Anxiety can be a difficult disease to live with, often scaring individuals from social situations or from certain activities. Over two million Australians suffer from the mental health condition, which comes in infinite different forms with varying degrees of intensity.
Fortunately, there are alternatives to modern medicine that are successful in getting to the root cause of the anxiety, and helping to alleviate its symptoms. One of the most popular treatments for anxiety is acupuncture, which has been used in Chinese culture for centuries.
Acupuncture can be used for patients suffering mild to moderate anxiety and works using both external and internal parts of the body and mind. Just as each individual is unique, anxiety can manifest in different ways and the treatment process must reflect this.
Acupuncture can offer a personalised treatment option, that acts as more than just a Band-Aid solution to the problem – as is the case with many prescribed anxiety medications which help to prevent the symptoms of the underlying cause. Where traditional medicine understands anxiety as an ailment of the of the mind, traditional Chinese medicine understand it to be of all organs throughout the body.
Traditional Chinese acupuncture works on a principle of energy flow throughout the body, known as qi. Like blood, qi flows through the body through a number of channels called meridians, which connect and nourish all of the organs and tissues. Essentially, it is an energy superhighway. Smooth qi flow throughout the body is vital for a healthy mind and body, just as traffic might be for a city. When factors such as stress, trauma, injury and poor nutrition disrupt the natural flow of qi, causing stagnation, it can create health issues like anxiety.
During an acupuncture treatment, needles are inserted into specific acupuncture points along the meridians. This stimulates and restores the flow of qi (as well as blood) to the area, clearing blockages and detoxifying the body. Acupuncture has also been known to stimulate the brain’s emotional response centre, which can include the receptors that trigger anxiety.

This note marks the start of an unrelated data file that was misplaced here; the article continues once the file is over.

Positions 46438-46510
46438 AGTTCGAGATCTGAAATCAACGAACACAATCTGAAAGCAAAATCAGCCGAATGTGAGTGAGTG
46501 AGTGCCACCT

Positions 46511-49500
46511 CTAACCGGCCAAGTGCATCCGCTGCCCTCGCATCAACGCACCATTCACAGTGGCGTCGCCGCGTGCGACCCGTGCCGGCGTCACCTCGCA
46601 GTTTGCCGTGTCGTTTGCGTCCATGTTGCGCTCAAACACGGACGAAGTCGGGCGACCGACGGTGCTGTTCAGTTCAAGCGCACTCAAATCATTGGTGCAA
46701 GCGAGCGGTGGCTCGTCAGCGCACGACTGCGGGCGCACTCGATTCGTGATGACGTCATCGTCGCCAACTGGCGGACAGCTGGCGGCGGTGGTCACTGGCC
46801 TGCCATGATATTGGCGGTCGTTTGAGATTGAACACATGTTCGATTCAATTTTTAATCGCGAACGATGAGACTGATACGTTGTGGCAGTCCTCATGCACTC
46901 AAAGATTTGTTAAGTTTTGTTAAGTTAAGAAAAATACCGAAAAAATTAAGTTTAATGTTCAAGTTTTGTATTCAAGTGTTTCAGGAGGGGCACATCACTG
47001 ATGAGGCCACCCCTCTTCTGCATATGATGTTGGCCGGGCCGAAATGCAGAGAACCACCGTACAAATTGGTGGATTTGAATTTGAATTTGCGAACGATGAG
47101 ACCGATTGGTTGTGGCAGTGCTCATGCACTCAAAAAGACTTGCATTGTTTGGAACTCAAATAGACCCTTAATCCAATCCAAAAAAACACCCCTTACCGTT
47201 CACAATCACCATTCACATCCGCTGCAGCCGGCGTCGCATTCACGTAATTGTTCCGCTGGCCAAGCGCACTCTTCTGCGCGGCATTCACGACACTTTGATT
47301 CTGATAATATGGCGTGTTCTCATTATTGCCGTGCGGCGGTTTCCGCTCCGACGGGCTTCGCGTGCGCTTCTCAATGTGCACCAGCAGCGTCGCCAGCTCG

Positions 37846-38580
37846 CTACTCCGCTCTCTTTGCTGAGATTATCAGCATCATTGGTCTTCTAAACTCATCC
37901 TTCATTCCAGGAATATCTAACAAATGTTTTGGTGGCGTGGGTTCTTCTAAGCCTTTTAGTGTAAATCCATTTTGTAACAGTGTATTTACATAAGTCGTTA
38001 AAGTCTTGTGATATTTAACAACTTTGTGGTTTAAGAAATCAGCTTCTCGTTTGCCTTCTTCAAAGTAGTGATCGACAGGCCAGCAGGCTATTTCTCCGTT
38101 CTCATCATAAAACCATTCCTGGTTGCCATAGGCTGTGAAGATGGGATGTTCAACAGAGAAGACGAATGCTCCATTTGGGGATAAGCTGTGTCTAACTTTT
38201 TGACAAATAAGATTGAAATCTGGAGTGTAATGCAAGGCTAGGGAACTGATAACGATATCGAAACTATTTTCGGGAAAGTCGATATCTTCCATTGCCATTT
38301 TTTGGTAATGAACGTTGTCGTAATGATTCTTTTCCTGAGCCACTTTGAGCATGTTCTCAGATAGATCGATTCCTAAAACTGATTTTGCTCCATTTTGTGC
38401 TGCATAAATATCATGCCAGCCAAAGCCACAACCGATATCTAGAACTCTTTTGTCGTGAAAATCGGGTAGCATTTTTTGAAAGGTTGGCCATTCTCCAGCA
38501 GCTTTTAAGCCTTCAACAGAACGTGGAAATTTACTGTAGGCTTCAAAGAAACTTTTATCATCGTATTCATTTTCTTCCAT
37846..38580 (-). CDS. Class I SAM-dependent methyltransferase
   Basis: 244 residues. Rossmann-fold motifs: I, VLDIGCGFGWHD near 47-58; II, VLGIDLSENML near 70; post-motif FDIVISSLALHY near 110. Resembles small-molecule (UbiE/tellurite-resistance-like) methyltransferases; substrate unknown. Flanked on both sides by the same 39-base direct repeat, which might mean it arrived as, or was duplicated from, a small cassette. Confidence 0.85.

In traditional Chinese medicine, each organ is associated with different emotions. The spleen or the heart are connected to worry, stress and anxiety. Ever heard of the expression ‘a knot in your stomach’ when you are concerned about something? Worry and stress might cause stagnation of qi flow to the abdominal area, preventing the individual from being able to cope with the emotional response.
Using acupuncture in the area, or in opposing balancing areas, the stagnant qi can be stimulated and circulated, allowing healthy flow once more. An acupuncture therapist works closely with their patients before the first needle has even been placed, assessing the individual inside and out to determine the cause and location of the imbalance. The ultimate goal of acupuncture for anxiety is to achieve harmony and balance within ourselves and between ourselves and the external world.
A key part of helping to cure anxiety long-term is determining and treating the root cause, which is a large part of what makes acupuncture successful. Although anxiety is common, it doesn’t have to be something that takes over your life.
To find out more about how acupuncture can help to manage anxiety, or to book an appointment, please contact us on 5679 351 or via our contact page.